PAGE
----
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Is Centrica PLC Still A Buy After The 2013 FTSE Bull Run?

2013 has been the year in which even the most hardened stock market bears have admitted that we’re in a five-year bull market — and it’s not over yet.

Although the FTSE 100 has slipped back from the five-year high of 6,875 it reached in May, it is still up 8.0% this year, and is 52% higher than it was five years ago. As Christmas approaches, I’ve been asking whether popular stocks like Centrica (LSE: CNA) (NASDAQOTH: CPYYY.US) still offer good value, after five years of market gains.

Back to basics

After outperforming the FTSE and hitting a peak of more than 400p in September, Centrica’s share price has fallen by around 20%, following Labour leader Ed Miliband’s threat to cap energy prices if his party comes to power. Centrica’s share price is now 4.6% lower than it was at the start of the year.

However, billionaire investor Warren Buffett says that one of the most important lessons he learned from value investing pioneer Ben Graham, is that “price is what you pay, value is what you get”.

Centrica’s new, lower, price means better value for potential buyers — so what can the energy company offer new investors?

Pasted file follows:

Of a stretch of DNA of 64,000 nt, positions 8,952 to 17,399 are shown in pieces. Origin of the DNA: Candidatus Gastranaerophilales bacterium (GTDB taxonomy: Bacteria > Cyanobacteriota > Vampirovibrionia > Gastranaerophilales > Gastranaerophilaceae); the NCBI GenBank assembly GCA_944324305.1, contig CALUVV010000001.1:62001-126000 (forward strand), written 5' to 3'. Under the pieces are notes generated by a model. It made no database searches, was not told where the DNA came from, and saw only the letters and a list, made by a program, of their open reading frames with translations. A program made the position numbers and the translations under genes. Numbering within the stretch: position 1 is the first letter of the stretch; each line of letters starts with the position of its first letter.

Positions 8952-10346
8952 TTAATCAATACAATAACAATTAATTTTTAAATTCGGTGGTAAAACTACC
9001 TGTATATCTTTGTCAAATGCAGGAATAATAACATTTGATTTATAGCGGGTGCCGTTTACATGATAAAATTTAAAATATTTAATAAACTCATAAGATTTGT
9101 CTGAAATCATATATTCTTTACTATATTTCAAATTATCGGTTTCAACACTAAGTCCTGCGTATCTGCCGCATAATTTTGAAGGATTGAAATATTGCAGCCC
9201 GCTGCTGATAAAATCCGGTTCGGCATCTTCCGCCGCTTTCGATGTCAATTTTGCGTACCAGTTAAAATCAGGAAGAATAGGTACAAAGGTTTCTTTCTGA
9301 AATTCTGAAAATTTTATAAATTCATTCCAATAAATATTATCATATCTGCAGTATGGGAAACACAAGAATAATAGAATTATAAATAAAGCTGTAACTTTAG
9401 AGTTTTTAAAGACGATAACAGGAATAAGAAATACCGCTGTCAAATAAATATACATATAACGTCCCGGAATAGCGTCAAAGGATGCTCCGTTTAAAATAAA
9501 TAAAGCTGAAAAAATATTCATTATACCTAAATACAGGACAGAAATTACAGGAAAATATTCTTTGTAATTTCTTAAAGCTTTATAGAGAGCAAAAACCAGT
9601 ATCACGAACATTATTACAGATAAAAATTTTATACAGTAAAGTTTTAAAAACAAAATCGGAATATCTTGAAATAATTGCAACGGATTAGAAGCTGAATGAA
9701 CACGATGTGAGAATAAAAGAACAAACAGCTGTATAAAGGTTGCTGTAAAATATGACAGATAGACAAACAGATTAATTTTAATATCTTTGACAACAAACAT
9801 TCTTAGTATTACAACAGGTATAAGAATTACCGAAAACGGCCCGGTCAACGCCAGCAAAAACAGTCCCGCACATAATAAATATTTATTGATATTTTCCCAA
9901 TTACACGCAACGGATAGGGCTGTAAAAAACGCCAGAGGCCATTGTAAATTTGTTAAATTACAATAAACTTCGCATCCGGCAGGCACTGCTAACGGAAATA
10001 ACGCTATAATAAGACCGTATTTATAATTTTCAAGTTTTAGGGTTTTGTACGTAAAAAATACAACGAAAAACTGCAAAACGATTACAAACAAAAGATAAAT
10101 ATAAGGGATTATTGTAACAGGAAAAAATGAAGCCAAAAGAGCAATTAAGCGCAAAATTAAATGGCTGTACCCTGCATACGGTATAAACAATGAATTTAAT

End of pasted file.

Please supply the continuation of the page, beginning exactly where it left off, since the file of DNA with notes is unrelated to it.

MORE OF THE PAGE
Ratio Value
Trailing twelve month P/E 11.8
Trailing dividend yield 5.2%
Operating margin 10.9%
Net gearing 72.5%
Price to book ratio 2.8

Based on its performance over the last 12 months, Centrica looks excellent value to me. Its 5.2% yield is comparable with the other top utility stocks, but unlike both National Grid and SSE, Centrica’s dividend is amply covered by free cash flow, making it far safer and more affordable for the firm.

Centrica in 2014

As the UK’s biggest energy supplier, in the form of British Gas, Centrica is unlikely to be able to grow much further in that direction. However, oil and gas production business offers scope for further growth, and today’s news that it is the preferred bidder for the Irish utility Bord Gáis Energy suggests that it is eyeing overseas expansion, too.

Overall, I believe that Centrica has considerable growth potential, although its large upstream business means it might be more vulnerable than SSE or National Grid if energy prices fall, in my opinion.

2014 Forecast Value
Price to earrnings (P/E) 11.3
Dividend yield 5.6%
Earnings growth 5.1%
P/E  to earnings growth (PEG) 2.2

Centrica is expected to deliver above-inflation earnings growth over the next year, and its dividend is also expected to rise by around 5%.

In my view, this integrated energy firm offers good value, and shareholders smarting from the sharp falls seen since September might do well to top up their holdings.

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Roland owns shares in SSE but does not own shares in any of the other companies mentioned in this article.